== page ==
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The $25 Billion Secret Behind "Project Portal"

Written by Keith Kohl
Posted November 14, 2018

It was the dark of the moon on the sixth of June in a Toyota with no fumes.

Add a Nikola Tre with a reefer on and a Hyundai haulin’ hogs.

Wait a minute... no fumes?

In 2016, medium and heavy-duty trucks accounted for 23% of transportation-related greenhouse gas emissions in the United States.

That’s more emissions than trains, planes, ships, and light trucks.

Only passenger cars accounted for more.

In fact, the transportation sector here in the U.S. made up nearly 30% of GHG emissions that year.

So when you take a look at the Toyota-built semi below, there’s no way you’d think the only emissions it was producing was pure water vapor.

Last spring, this 80,000-pound beast with 670 horsepower and 1,325 lb-ft of torque drove for 10,000 miles, hauling cargo out of Los Angeles and Long Beach in Toyota’s first test using a truck powered by hydrogen fuel cells.

Of course, out of the 16,000-odd commercial trucks operating in this test area, only Toyota’s was emitting ZERO pollutants into the air.

Dubbed “Project Portal,” this silent semi was tested for more than a year between distribution centers across the U.S. and had a range of around 200 miles.

And thanks to the success of the project, Toyota decided to move forward and has already put its next hydrogen-powered truck into the mix. This new truck had the same power and weight as the first, but it could roll 300 miles before fill-ups.

Oh, don’t think Toyota is alone in the early stages of this fuel cell boom.

Over in Europe, the Nikola Tre can go up to 745 miles on one tank and is the first European zero-emission commercial truck. And Nikola Motor Company plans on building out the necessary infrastructure to support its future fleet of hydrogen trucks.

In Switzerland, Hyundai announced plans to deploy 1,000 fuel cell commercial trucks, with the first trucks rolling in as early as next year. These hydrogen-powered semis have a range of around 250 miles, thanks to eight giant hydrogen tanks onboard.

That’s not to mention the fact that you can fuel one of these suckers up faster than your car at home.

Mercy sakes alive, looks like we’ve got us a global hydrogen convoy.

And believe me, the market for hydrogen fuel cells is about to get big... very big.

We’ve talked about this boom for months, and I told you back in September that the growth taking place is nothing short of jaw dropping.

Remember, this market is expected to explode over the next decade...

The global fuel cell market is expected to be worth $24.81 billion by 2025!

Fuel Cell Technology: Ripe for a Breakout

Slowly but surely, the major players are getting involved.

Coca-Cola, Walmart, and several other big manufacturers are getting more interested in using fuel cells to meet their energy demands.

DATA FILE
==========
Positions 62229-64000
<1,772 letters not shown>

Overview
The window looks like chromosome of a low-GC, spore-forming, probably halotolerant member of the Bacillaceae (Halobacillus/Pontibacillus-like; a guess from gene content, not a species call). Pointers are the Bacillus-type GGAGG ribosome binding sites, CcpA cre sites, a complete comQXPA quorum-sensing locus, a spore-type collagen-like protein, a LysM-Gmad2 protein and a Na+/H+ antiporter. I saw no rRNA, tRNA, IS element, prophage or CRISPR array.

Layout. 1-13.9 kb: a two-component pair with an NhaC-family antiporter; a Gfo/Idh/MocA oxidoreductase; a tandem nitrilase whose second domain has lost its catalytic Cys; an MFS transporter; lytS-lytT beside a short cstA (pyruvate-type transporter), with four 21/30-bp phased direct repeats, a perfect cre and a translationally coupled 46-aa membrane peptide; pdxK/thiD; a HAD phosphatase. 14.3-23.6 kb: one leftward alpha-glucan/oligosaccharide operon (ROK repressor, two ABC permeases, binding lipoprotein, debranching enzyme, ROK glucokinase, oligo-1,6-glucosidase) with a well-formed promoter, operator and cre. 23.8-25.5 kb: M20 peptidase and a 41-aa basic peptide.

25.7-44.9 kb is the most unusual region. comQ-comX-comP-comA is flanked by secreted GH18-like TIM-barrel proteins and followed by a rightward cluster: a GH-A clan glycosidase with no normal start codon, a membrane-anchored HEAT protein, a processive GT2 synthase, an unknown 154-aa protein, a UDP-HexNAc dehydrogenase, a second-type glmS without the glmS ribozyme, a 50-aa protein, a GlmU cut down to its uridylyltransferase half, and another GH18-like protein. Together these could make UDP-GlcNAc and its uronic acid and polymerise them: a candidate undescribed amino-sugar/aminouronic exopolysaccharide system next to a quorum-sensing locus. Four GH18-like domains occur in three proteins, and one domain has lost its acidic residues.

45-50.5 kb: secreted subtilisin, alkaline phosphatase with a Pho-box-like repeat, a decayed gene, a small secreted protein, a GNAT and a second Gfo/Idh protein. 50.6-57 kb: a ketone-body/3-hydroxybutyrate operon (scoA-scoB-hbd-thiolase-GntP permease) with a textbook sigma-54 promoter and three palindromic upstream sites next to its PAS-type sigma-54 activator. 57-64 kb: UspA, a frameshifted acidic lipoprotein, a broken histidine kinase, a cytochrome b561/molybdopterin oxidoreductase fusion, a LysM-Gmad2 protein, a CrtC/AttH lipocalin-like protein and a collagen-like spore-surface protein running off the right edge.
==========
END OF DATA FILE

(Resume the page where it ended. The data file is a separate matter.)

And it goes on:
Toyota itself isn’t exactly a small company by any means, boasting a market cap of over $166 billion.

To put that into perspective, that’s three times larger than General Motors, which is the largest auto company here in the United States.

Forget about that — Toyota is bigger than the THREE largest U.S. car companies: GM, Ford, and Fiat Chrysler.

But what if I told you there’s an even bigger fuel cell opportunity out there, and so far it’s flown under the radar of the largest investment firms on Wall Street... and it’s trading for under $5 a share?

So what’s the catch? What would possibly make you want to look past Toyota in this $25 billion fuel cell boom?

This company isn’t your typical small cap.

Word leaked over the summer that it had penetrated the world’s largest market for electric vehicles and was forced to revise its revenue estimates after making the news public.

But I don’t want you to take my word for it — you have to see this one with your own eyes.

I’ve put everything you need to know about this tiny fuel cell stock in my latest investment report, which you have exclusive access to as a member of our Energy and Capital investment community.

You can find all the details right here.

Yeah, we got a little ole hydrogen convoy — ain’t it a beautiful sight?

Until next time,

Keith Kohl Signature

Keith Kohl

follow basic@KeithKohl1 on Twitter

A true insider in the energy markets, Keith is one of few financial reporters to have visited the Alberta oil sands. His research has helped thousands of investors capitalize from the rapidly changing face of energy. Keith connects with hundreds of thousands of readers as the Managing Editor of Energy & Capital as well as Investment Director of Angel Publishing's Energy Investor. For years, Keith has been providing in-depth coverage of the Bakken, the Haynesville Shale, and the Marcellus natural gas formations — all ahead of the mainstream media. For more on Keith, go to his editor's page.

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